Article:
The other important point we often miss, is that even the traditional knowledge has a hierarchy and arrangement of subjects – each text mentions what it is to be approached for. Veda is axiomatic knowledge, and not deductive. There are subjects like tarka that are deductive. When one approaches traditional texts, this should be kept in mind.


Hindus claim that Vedas and Agamas to be revealed scriptures, so do the Abrahamists. So how does Hinduism become any more non-dogmatic than the latter?


Yes, Hindus hold Vedas and Agamas to be revealed by divine inspiration. However, these are the fundamental differences in this notion between Hindus and Abrahamists –

· Vedas and Agamas are part of sabda pramana, which do not overrule but come into picture for knowledge that cannot be known through reason. This is unlike the Abrahamic religions where the revealed scripture overrules what is known through reason. Sabda pramana is clearly listed after perception and logical inference as a valid means of knowledge (and applies when the first two turn out to be insufficient for validating truth). The important feature of sabda pramana is the inability of deduction in proving or disproving it. When there is a possibility of proving or disproving a statement through perception or deduction, then such statement is not called sabda pramana.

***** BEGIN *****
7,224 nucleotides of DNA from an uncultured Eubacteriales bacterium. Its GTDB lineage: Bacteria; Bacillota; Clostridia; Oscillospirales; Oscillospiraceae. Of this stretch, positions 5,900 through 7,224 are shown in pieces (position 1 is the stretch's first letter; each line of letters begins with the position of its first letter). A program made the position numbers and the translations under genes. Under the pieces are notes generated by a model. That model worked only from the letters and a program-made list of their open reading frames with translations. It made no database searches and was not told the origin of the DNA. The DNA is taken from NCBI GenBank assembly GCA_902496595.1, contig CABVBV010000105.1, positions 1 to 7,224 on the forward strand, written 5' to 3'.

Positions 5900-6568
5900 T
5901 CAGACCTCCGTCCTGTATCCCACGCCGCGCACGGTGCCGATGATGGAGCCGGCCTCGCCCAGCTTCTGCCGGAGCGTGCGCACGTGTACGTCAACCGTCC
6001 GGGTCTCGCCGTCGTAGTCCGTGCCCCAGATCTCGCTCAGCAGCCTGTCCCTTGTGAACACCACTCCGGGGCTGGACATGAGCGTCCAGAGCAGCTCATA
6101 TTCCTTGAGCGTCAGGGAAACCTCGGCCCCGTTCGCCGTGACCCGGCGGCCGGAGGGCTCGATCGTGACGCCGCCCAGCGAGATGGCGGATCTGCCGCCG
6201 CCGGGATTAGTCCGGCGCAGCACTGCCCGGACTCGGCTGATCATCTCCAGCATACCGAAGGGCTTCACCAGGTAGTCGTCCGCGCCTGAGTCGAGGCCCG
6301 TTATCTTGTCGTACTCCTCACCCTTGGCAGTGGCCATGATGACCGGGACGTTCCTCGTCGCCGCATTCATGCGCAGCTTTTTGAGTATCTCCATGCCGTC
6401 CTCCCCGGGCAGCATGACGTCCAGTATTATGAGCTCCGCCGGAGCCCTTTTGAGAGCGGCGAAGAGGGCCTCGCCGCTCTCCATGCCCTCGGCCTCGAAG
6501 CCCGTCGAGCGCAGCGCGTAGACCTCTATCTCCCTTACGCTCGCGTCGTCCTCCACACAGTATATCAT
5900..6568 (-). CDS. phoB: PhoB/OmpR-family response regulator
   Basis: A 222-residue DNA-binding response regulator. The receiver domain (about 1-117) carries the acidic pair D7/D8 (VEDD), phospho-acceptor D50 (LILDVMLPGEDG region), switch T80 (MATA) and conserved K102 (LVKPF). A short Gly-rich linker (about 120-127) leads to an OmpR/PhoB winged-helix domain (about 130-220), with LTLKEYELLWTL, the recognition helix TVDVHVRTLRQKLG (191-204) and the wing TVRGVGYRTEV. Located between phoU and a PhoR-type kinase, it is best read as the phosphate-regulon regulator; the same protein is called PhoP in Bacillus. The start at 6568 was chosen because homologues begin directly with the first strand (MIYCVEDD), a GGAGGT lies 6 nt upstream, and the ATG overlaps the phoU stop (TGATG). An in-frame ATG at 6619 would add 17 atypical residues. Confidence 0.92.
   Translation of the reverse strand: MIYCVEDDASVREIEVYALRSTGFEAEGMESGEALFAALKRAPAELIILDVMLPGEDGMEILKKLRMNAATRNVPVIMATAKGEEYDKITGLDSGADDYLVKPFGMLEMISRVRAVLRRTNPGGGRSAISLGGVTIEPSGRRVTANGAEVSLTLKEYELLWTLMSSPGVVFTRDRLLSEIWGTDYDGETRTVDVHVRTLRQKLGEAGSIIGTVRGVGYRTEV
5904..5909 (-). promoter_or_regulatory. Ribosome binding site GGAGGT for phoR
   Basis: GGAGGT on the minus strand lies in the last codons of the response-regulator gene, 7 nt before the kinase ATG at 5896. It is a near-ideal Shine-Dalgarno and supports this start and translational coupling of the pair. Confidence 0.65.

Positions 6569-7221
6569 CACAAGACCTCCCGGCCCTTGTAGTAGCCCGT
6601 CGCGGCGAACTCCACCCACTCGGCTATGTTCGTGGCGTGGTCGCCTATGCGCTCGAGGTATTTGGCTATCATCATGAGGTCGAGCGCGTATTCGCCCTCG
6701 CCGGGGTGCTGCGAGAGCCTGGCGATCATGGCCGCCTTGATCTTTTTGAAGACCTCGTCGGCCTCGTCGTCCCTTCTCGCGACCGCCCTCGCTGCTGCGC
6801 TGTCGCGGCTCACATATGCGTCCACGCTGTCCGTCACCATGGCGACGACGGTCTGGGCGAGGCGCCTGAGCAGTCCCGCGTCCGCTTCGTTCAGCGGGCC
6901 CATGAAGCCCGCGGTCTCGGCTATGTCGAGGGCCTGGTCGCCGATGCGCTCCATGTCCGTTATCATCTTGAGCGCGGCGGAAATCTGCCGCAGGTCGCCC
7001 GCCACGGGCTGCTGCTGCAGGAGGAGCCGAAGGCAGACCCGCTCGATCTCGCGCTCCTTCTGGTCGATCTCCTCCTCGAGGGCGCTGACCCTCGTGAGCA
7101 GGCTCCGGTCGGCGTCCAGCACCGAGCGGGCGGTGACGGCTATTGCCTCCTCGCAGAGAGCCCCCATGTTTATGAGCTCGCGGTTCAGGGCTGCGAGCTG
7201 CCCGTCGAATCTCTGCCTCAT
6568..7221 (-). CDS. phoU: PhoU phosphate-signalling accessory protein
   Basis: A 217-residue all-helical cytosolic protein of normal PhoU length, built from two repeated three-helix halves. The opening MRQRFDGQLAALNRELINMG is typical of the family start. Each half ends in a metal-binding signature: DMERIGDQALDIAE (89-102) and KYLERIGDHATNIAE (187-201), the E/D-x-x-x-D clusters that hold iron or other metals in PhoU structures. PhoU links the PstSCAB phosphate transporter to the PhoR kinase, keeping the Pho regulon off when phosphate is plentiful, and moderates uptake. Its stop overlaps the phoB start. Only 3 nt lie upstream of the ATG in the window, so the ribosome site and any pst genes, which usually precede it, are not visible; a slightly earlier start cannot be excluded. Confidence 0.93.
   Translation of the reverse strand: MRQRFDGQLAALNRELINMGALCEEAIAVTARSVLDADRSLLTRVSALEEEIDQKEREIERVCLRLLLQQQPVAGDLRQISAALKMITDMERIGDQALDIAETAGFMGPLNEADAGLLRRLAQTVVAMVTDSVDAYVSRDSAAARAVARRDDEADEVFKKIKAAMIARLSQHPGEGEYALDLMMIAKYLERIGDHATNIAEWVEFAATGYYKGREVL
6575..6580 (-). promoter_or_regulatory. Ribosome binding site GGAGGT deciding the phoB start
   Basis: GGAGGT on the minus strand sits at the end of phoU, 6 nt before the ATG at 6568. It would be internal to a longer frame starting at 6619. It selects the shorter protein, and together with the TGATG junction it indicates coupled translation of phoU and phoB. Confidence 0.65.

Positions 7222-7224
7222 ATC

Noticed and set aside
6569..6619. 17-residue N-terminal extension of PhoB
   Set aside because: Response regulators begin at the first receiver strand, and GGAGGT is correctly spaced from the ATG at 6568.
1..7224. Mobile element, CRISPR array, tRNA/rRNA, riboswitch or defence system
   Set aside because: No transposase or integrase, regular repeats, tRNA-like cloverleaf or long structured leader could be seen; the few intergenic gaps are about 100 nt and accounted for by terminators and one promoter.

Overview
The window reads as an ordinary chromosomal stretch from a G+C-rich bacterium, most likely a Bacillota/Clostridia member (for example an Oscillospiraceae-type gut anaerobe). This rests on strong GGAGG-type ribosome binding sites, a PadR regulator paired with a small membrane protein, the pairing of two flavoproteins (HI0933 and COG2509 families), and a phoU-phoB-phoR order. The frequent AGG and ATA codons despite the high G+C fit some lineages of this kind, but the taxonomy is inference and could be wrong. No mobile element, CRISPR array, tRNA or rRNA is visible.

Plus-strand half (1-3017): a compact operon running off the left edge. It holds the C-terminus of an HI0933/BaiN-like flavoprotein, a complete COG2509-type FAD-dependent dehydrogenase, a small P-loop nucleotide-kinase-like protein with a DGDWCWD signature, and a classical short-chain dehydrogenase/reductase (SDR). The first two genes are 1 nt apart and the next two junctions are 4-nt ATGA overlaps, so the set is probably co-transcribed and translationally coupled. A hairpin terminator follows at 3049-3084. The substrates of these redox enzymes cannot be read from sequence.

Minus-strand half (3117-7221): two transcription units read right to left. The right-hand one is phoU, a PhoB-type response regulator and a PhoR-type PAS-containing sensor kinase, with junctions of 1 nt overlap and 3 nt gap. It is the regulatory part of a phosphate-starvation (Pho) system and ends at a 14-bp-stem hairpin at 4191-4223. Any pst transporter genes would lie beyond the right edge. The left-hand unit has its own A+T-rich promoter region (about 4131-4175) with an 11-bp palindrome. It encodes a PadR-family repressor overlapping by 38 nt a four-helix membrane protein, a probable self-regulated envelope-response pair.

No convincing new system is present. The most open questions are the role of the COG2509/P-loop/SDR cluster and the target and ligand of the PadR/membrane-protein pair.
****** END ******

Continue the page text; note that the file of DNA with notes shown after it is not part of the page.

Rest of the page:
· Vedas and Agamas are only part of the grand scheme of Hindu knowledge system, and are selectively called Apourusheya – though the other texts are equally divine and contain knowledge. Basically, Hinduism is not a system of a single book – it is a system with a grand scheme of knowledge, out of which a few texts are said to be Apourusheya.